Although A.A. certainly can help some find sobriety, it is not the be-all and end-all of addiction treatment, and it’s irresponsible and harmful to foster that belief when there are board-certified physicians in addiction medicine and effective pharmaceuticals.

For example, the Sinclair Method uses naltrexone, Food and Drug Administration-approved since 1994, to block the brain’s endorphins that give us a buzz from alcohol. It is often confused with disulfiram (Antabuse), which causes nausea whenever the patient consumes alcohol. Naltrexone has very few side effects and nausea is not one of them.

According to the Columbia study, “patients taking naltrexone report significantly fewer drinking days, fewer drinks per drinking day, reduced cravings, and reduced relapse.” It comes in pill form or as an extended-release injection.

A.A. insists that total abstinence is the only course of action, yet pharmaceuticals like naltrexone demonstrate that some alcoholics can live productive lives simply by drinking less. For those alcoholics who might never consider or achieve complete abstinence, this offers a more appealing alternative that could save their lives.

Unfortunately, most hospitals, rehabilitation and detoxification facilities, and even the courts overwhelmingly see A.A. as the sole option, yet the only credential required of virtually all A.A. members tasked with trying to save critically ill addicts is that they be recovering alcoholics themselves.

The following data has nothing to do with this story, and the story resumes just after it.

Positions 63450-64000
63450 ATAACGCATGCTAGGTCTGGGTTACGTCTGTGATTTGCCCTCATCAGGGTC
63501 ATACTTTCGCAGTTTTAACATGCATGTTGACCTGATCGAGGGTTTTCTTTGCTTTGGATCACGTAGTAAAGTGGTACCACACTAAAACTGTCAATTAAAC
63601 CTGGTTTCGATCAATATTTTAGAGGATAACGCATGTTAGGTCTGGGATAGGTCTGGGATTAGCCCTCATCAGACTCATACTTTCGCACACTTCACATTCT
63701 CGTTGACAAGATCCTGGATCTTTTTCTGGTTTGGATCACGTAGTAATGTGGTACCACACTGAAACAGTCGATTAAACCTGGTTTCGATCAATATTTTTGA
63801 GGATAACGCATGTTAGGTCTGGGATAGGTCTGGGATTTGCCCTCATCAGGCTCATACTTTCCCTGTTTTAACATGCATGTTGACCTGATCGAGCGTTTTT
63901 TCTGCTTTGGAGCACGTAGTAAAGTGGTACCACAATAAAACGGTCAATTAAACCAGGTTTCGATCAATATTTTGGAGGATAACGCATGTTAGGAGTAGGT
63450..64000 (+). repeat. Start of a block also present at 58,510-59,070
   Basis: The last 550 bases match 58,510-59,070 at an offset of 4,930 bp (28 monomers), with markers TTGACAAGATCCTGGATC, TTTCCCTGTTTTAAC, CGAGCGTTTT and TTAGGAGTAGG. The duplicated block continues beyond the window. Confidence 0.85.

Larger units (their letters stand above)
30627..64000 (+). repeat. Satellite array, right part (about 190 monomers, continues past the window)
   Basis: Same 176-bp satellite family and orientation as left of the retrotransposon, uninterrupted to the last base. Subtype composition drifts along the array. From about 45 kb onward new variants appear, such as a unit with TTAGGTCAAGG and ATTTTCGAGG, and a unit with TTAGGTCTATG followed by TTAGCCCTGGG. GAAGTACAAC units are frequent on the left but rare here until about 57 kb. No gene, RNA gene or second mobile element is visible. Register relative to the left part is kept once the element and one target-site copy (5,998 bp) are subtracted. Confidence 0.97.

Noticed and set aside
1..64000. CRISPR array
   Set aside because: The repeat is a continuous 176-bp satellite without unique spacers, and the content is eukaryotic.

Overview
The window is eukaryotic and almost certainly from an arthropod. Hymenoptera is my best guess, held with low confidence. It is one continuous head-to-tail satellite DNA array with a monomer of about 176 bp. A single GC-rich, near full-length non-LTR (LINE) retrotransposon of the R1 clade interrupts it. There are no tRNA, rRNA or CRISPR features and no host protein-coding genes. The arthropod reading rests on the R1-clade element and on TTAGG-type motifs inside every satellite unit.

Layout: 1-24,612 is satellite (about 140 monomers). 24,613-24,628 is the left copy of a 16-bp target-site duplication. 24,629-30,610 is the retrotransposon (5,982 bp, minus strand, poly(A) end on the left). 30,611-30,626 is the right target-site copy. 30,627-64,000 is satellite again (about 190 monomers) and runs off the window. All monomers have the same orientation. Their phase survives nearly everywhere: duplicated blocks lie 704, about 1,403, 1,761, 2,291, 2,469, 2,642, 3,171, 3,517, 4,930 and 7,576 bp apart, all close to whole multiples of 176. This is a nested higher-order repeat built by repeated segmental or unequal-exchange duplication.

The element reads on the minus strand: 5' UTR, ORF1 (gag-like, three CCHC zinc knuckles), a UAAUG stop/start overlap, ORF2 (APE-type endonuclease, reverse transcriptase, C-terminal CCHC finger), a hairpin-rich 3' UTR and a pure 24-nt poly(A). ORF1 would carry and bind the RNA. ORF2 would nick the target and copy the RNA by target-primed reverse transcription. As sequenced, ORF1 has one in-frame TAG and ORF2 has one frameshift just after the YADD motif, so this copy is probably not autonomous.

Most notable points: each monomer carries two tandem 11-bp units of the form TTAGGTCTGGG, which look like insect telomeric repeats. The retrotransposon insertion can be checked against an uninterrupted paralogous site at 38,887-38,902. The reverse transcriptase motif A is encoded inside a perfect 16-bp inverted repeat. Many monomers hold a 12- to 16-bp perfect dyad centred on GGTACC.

It is noteworthy that one of A.A.’s own handbooks, “The A.A. Member — Medications & Other Drugs,” cautions: “No A.A. member should ‘play doctor’; all medical advice and treatment should come from a qualified physician.”

The Columbia study explains: “This profound gap between the science of addiction and current practice related to prevention and treatment is a result of decades of marginalizing addiction as a social problem rather than treating it as a medical condition.”

I’m ashamed to admit there were times I viewed Tim as a pathetic, weak, lost cause instead of a loved one afflicted with a chronic, progressive brain disease who needed my help.

I suspect Tim died tormented by strong feelings of inadequacy and alienation. It is unconscionable that many A.A. members and other caregivers do not readily endorse scientific, evidence-based treatments when the outcome of not doing so could be the agonizing death of individuals like my brother and more than a hundred thousand others each year.

I don’t blame anyone in particular for Tim’s death. We all, family and friends alike, unwittingly played a role because of the lack of readily available information about all the treatment options and the lack of health care providers who are well informed on the subject. 

I simply want others who are dealing with the disease themselves or with loved ones to know what we learned too late in trying to save Tim.

Jeff Gewert, a retired video writer, producer, and director living in Montauk, is a frequent contributor to newspapers including USA Today, The New York Times, and those published by Hearst Media.